To animate your icon, present a series of icon pictures in sequence. The Print icon on the Desktop is an animated icon; when a file icon is dropped on it, paper slides out of the printer. The Print icon is animated by stepping through this series of pictures:
You can define an animated icon just like any other icon, except that you must supply more than one pixmap, along with directions for when to display each pixmap.
To create an animated icon:
The example used to illustrate these instructions defines an appointment book icon that opens when a calendar program is started. This icon picture is made of four pixmaps: closed book (picture.px), book one-third open (Calendar1.px), book two-thirds open (Calendar2.px), and open book (Calendar3.px).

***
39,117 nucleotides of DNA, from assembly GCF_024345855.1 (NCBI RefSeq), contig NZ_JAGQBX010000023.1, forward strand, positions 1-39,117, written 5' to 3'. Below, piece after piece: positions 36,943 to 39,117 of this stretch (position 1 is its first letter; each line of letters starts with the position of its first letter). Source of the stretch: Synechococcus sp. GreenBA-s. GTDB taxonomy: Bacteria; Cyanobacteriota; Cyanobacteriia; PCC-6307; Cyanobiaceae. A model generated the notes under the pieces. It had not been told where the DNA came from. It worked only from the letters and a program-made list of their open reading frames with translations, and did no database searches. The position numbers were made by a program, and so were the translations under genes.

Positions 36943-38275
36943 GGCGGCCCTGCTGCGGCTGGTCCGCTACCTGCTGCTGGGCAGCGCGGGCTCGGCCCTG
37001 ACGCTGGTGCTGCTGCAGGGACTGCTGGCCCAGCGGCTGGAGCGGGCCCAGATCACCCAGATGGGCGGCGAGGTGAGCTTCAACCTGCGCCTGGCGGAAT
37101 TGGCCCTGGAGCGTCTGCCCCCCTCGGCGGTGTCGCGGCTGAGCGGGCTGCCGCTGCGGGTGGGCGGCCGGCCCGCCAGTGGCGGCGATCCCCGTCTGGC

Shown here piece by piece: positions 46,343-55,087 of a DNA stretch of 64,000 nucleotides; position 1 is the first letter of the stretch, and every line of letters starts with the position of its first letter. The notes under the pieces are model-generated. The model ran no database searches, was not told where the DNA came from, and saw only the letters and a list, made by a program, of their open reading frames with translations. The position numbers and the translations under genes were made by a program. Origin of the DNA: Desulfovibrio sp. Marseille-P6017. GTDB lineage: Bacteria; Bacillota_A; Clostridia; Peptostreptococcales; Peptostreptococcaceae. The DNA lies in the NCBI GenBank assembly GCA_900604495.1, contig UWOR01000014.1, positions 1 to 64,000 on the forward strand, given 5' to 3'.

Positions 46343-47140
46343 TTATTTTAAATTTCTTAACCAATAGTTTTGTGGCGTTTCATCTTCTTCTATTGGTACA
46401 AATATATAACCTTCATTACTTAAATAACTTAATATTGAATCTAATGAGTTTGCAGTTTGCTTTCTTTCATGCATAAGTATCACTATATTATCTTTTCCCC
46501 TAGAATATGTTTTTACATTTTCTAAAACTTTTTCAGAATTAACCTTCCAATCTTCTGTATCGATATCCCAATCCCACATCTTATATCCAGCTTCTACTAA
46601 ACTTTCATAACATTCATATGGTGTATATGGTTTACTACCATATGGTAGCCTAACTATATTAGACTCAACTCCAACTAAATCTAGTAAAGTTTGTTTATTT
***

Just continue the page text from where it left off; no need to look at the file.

4 animate $static_arg true $static_arg/Calendar1.px \ 5 $static_arg/Calendar2.px $static_arg/Calendar3.px
6 /usr/bin/X11/calendar -monthly $*
For more about object scripts, see ``Define icon triggers''.
Animation can also be used to convey information about the state of your application. For example, an icon for a mail program could change its appearance to indicate that new mail has arrived. If you want to indicate the state change when an icon trigger is activated, test for the state and declare the variation class in the appropriate object script. To indicate the state change without waiting for a trigger, your application must test for the state change and send instructions directly to the Desktop (see the xdt3(XC) manual page and the Graphical Environment Guide).
The pixmaps and scripts will be installed in the icon object directory. By default, your rule file will be copied into the /usr/lib/X11/IXI/XDesktop/rules/modules directory.